This is no Farmoor, Otmoor or Port Meadow. This is Grimsbury. It's Grim up north!

There is a running total year list in the link above.

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Wednesday 31 December 2014

2014 Review and Highlights

A fantastic year with a total of 113 species recorded during 2014 at Grimsbury Reservoir, the Woodland Nature Reserve and Upper Cherwell Valley. This number is down to a few extra dedicated observers and some luck, with several cracking new species that haven’t been recorded here before.

The year started well with up to 4 Goosanders seen regularly and several dabbling duck species using the reservoir and flooded fields. A pair of Stonechats wintered in the river valley which they haven’t done for a few years. A Green Sandpiper, fairly uncommon to the area, and up to 20 Snipe using the flooded fields. The ringed Mute Swan (BAP) was still present up until spring at least. A ringed Lesser Redpoll was of interest, but of course the ring details could not be read. A splendid summer plumaged adult Mediterranean Gull was seen one evening in March with a pre-roost gathering of Black-headed gulls.
Mediterranean Gull
Spring came along with Chiffchaff singing on 11th March. Soon followed by the hirundines and other warblers and wagtails. Several White Wagtails were recorded and the first Yellow Wagtail on 2nd April following strong southerly winds. Sparrowhawks danced over the woodland and probably bred there or nearby as juveniles were present later in the summer.

Yellow Wagtail

Common Sandpipers, Little Ringed Plovers, Dunlin, Common Tern and Swift all joined the list of birds recorded on their passage north. A rather unusual sighting was a Green Sandpiper at the reservoir, a habitat I wouldn’t expect that species to use.
Summer tends to be rather quiet here but a chance to record the species that have stayed to breed. Amongst the breeders this year was Grey Wagtail, Lesser Whitethroat, Sedge Warbler, Starling and Stock Doves. Two pairs of Curlew were present in the Upper Cherwell Valley and may have bred. Coots and Little Grebe made use of the new pool and although now almost resident there, there was only one sighting of each at the reservoir. Little Ringed Plovers bred at a site nearby and a juvenile stayed at the reservoir for quite some time at the end of the summer. A Little Egret was in the area July to September entertaining people as it stalked the shallow reservoir edges.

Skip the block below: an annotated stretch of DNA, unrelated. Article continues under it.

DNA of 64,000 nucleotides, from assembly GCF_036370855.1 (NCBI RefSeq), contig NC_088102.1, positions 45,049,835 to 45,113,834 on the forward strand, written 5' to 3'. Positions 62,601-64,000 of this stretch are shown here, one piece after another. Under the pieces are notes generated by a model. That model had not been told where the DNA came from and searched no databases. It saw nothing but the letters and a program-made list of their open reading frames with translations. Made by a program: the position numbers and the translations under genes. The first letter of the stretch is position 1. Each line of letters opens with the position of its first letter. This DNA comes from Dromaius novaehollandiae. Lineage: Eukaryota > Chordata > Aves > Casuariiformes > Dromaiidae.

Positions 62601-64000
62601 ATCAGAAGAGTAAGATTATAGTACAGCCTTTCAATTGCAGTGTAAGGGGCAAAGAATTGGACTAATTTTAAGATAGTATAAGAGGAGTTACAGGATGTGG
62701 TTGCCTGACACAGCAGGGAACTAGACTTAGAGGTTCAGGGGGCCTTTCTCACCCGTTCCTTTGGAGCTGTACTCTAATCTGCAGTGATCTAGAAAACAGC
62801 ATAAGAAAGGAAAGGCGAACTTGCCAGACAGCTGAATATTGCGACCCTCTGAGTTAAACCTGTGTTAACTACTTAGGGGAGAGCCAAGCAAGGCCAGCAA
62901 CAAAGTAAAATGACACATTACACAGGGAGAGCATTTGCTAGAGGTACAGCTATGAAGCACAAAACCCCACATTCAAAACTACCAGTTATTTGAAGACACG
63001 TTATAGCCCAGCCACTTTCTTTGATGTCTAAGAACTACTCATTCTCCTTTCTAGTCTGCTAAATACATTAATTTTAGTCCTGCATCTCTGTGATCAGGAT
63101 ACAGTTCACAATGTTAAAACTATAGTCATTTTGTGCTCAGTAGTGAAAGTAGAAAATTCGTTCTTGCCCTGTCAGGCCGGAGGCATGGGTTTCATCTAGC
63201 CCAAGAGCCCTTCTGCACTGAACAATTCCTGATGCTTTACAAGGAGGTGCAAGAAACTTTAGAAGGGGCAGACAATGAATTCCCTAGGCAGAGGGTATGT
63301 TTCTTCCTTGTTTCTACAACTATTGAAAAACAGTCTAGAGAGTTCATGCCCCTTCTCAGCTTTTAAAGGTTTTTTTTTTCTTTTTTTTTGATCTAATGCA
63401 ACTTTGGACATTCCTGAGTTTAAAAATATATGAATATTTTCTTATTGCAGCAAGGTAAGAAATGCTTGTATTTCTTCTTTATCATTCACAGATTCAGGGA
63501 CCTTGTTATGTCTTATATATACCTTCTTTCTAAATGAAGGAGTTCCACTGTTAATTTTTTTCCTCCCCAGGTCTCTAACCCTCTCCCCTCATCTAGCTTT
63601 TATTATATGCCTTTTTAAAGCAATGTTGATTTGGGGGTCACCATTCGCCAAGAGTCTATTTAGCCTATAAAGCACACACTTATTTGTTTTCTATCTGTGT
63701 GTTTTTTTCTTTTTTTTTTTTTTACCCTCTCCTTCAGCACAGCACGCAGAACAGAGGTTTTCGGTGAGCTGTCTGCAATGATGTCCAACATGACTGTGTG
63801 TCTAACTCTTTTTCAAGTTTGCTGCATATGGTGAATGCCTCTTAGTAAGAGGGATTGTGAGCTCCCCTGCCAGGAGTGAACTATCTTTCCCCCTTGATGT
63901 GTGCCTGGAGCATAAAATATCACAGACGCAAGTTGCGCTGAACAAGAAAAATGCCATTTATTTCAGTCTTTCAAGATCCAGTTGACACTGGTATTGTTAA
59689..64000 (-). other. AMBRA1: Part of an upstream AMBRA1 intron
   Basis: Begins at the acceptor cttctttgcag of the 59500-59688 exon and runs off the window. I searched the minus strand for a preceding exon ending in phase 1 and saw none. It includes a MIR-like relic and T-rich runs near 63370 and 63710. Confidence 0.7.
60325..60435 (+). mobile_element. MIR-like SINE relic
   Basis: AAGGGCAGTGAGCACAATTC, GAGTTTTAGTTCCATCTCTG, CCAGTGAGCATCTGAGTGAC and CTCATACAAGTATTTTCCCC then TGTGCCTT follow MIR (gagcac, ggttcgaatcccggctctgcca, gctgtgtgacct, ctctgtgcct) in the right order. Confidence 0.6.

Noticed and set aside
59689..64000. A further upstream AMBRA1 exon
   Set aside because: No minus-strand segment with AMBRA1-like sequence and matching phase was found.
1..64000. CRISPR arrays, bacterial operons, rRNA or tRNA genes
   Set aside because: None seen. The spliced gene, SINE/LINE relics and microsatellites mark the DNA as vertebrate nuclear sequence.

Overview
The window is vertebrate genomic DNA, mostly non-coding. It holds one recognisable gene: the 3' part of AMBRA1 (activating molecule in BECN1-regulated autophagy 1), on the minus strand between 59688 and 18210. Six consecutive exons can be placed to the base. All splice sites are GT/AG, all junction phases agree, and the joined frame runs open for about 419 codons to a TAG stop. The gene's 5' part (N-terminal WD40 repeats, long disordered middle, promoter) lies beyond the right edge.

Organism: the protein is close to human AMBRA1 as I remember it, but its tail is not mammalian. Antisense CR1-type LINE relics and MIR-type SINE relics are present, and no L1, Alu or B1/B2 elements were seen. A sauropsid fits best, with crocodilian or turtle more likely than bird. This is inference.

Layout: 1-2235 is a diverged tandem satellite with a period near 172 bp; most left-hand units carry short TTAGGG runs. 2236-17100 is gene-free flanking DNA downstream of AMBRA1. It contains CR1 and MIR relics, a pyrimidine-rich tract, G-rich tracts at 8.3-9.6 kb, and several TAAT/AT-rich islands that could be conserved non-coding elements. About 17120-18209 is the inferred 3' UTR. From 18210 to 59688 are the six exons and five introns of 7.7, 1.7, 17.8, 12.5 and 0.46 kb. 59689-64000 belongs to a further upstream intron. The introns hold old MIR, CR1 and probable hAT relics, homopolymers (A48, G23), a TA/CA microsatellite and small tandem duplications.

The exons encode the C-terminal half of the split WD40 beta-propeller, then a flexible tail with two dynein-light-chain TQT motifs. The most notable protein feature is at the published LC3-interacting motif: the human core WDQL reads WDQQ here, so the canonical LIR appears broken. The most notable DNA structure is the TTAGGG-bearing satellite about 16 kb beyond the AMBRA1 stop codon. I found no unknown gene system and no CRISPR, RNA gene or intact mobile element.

The hirundines
Lots of Dragonflies and Damselflies were recorded this year, mostly at the new pool, and I hope to make more effort to record them from now on.
Beautiful Demoiselle (from 2008)
Autumn is a great time for bird watching and this year was quite special. Spotted Flycatchers, Redstarts, Whinchats and a Tree Pipit were all recorded during their journey to warmer wintering destinations. Willow Tit is also being recorded after an absence of nearly two years and were present till the end of the year.
Redstart - courtesy and copyright of Mike Pollard
Willow Tit - courtesy and copyright of Andrew Last
It is often the time when more waders stop to fuel up too. Two Greenshank were seen flying around the reservoir but they didn’t land, though they must have found somewhere settle as they were heard over the two following days too. A Grey Plover flew over early one September morning. More Dunlin were recorded and a peak of 8 common Sandpipers was pretty good. A Ruff stopped in for a few days, often in the company of a Dunlin.
A juvenile Black Tern was around for a few days and was seen heading off high to the south west. Several more Mediterranean Gulls were seen, making it a really good year for them, and Yellow-legged Gulls were around till early winter.